The mere possibility of scandal used to be reason enough to end political careers with surprising speed. That no longer happens.
Suddenly involved in a sex trafficking investigation, Rep. Matt Gaetz denies any wrongdoing, rules out resigning and presents himself as the victim of a smear campaign.
The legislator joins a growing list of politicians from both parties – almost exclusively men – who are reformulating the response to a controversy. Instead of humbly apologizing, they behave as if nothing was wrong, insist that they did not commit irregularities, and bet that everything will be forgotten in the next election.
“Clearly this is a new strategy that people are using to respond to a crisis,” said Brent Colburn, a Democratic strategist who worked for the Barack Obama administration. “It’s a new chapter in the manual.”
Gaetz’s political future remains in doubt and will depend on the direction the investigation takes. But after being for several years one of the main defenders of Donald Trump, now he follows to the letter the formula that the former president used so many times.
When a video circulated late in the 2016 presidential campaign in which he bragged about touching the intimate areas of several women, Trump said he apologized “if anyone was offended” and played down the episode, saying they were “Wardrobe nonsense”. He ignored requests from his own party to withdraw his candidacy and a few weeks later he won the elections.
As president, Trump responded to scandal after scandal by looking forward, preventing people from focusing on a single issue for too long, even if it meant generating another controversy.
The pressure on Gaetz mounts. In a hearing on Thursday, it was revealed that one of his political allies, Joel Greenberg, is negotiating a deal with investigators, which might not be good for him.
For now, though, Gaetz repeats Trump’s script and seeks the support of his most ardent supporters. On Friday he was speaking at an event at a Trump golf club in Miami.
“Trump sees in Matt Gaetz what he would want to see in the whole world,” said Republican strategist Rick Wilson, adding that, in many ways, the legislator is “the son he never had.”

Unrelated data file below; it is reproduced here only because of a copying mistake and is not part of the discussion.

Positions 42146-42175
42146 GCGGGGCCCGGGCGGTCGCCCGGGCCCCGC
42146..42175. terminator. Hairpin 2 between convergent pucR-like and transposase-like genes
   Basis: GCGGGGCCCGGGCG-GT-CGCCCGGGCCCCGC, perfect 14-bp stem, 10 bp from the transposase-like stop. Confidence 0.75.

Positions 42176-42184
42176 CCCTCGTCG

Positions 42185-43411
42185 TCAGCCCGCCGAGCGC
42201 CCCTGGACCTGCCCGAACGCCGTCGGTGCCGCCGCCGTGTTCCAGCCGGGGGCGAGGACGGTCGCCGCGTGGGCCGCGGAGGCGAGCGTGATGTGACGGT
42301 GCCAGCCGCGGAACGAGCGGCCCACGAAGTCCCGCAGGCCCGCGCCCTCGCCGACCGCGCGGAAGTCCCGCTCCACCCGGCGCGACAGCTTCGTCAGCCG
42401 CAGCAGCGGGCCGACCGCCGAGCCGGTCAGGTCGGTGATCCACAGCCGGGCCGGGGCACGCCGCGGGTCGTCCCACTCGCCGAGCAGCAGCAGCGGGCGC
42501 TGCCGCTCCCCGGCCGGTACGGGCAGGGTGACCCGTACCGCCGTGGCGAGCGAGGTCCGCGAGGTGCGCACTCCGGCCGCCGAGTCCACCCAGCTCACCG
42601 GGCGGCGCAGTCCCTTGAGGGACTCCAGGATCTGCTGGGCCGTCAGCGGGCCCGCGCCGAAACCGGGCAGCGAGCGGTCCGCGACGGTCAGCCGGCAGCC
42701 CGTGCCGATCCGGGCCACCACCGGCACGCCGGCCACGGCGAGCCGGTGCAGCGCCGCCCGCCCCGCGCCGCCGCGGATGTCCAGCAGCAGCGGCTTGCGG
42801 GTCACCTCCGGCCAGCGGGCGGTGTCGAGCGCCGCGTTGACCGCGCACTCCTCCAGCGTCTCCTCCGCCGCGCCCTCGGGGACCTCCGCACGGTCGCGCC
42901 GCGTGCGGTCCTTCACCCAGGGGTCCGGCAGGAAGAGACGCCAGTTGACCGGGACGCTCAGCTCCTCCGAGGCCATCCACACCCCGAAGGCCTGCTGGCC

Gaetz is not the only one who refuses to give the arm to twist in the middle of a political storm.
New York Democratic Gov. Andrew Cuomo refuses to resign despite several allegations of sexual abuse that prompted some of his closest allies to call for his resignation.
Virginia’s Democratic Gov. Ralph Northam also remained in office in 2019, after a school yearbook was circulated in which he was painted black, along with someone in the robes of the Ku Klux Klan. Northam admitted that the person painted black was him and apologized, although days later he denied that it was him.
The storm eased, Northam remained in office and was praised for his handling of the coronavirus crisis.
Men seem more likely than women to use these tactics. Representative Katie Hill resigned in 2019 after admitting to an inappropriate relationship with two members of her team.
“The men of both parties do these things. They are doubling down, denying and waiting for the storm to subside, ”said Democratic strategist Nicole Brener-Schmitz. “Women are criticized if they resort to these resources and also if they do not.”
Meredith Conroy, a professor of political science at California State University, San Bernardino and the author of several books, including “Masculinity, Media, and the American Presidency,” said the scandals they harm women more than men.
“Women in general, and especially in politics, are considered more honest and trustworthy,” Conroy said. “When they don’t fit into that image, they are the target of criticism.”
One exception is Republican Representative Marjorie Taylor Greene, who defends her positions through thick and thin. She was stripped of her seat on the lower house appropriations committee and forced to apologize for supporting QAnon and other conspiracy theories and for making racist comments.
But he refused to resign, raised more money than before, and is increasingly popular in some conservative circles.
Gaetz remains popular in his Florida district as well, although there are some who are beginning to question him within the Republican party itself.
Party affiliate Steve Jacobson says Gaetz “likes to make waves, but not really that long. He is interested in being in the newspapers more than helping people ”.
“They say he showed photos of sexual content on his phone to another legislator … If a boy does that at school, he gets expelled. And the guy does it in the same Congress. Is that okay? ”Jacobson asked.
Gaetz, on the other hand, asked the White House to issue a pardon in the final days of Trump’s presidency, according to a person familiar with the administration.
The insider said it was a preventive measure sought by him and other Republican lawmakers. Gaetz made the request as the Justice Department was investigating his conduct and trying to determine whether he had violated sex trafficking laws. It is unclear whether Gaetz touched on that topic when making his request.
Trump claims that Gaetz never apologized to him.
It is noteworthy that the leadership of the Republican party did not come out in defense of Gaetz and that there is already a Republican representative, Adam Kinzinger, who asked for his resignation.